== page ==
The Dutch coalition parties have reached an agreement about an experiment with legal, government controlled cannabis. As planned earlier, six to ten municipalities will be conducting trials, but an additional six to ten municipalities are used as a ‘control group’. Moreover, the test can be extended if it proves successful.
During the trial, the coffeeshops involved will be allowed to have a larger trade stock (of marijuana cultivated by the state) than the current maximum of 500 grams. There will be a choice of different types of weed for customers to choose from and there will be no limit to the amount of THC, the active substance in cannabis. Should the experiment be a success, it can be extended.
A control group has also been added to the experiment. It consists of tolerated coffeeshops in the vicinity of the municipalities involved. The same measurements are made at these shops. On the basis of this so-called zero measurement, it can then be concluded whether the test with state weed was successful.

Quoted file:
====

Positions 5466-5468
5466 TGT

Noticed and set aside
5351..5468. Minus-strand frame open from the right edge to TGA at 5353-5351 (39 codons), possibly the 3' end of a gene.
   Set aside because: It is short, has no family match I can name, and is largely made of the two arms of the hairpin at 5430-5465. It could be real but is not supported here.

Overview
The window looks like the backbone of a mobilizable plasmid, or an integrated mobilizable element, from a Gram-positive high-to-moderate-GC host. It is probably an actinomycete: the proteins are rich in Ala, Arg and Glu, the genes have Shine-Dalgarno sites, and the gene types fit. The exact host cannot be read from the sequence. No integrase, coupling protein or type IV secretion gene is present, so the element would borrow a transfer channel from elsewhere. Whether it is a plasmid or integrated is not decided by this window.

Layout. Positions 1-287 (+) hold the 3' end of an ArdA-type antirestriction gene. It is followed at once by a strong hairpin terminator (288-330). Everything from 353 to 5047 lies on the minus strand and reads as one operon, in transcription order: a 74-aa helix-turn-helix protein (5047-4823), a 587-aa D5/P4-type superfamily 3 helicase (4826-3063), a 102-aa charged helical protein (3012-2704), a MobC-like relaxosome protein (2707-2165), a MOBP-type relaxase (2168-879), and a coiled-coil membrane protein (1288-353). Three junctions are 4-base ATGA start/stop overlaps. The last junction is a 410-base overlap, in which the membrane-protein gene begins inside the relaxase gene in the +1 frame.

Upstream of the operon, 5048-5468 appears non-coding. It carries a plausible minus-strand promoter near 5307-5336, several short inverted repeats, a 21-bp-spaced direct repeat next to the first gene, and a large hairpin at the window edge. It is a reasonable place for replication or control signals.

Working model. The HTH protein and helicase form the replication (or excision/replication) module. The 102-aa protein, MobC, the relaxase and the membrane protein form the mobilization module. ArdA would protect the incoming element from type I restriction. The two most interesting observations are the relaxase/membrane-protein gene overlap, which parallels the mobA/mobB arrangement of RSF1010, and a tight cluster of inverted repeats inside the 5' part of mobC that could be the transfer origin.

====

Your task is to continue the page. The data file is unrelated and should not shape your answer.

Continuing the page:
The decision is politically sensitive. The two christian democratic parties that are part of the current coalition agreed with a limited variant, which ten municipalities would participate in. But a research committee headed by Professor André Knottnerus ruled that this group would be too small for a ‘sufficiently representative survey’. The government should keep the experiment in ‘considerably more’ municipalities than the coalition agreement says.
The Committee also concluded that if the trial is a success, a national introduction of ‘state cannabis’ should be considered. The government does not want to do so for the time being, but the possibility to extend the trial does leave the door wide open.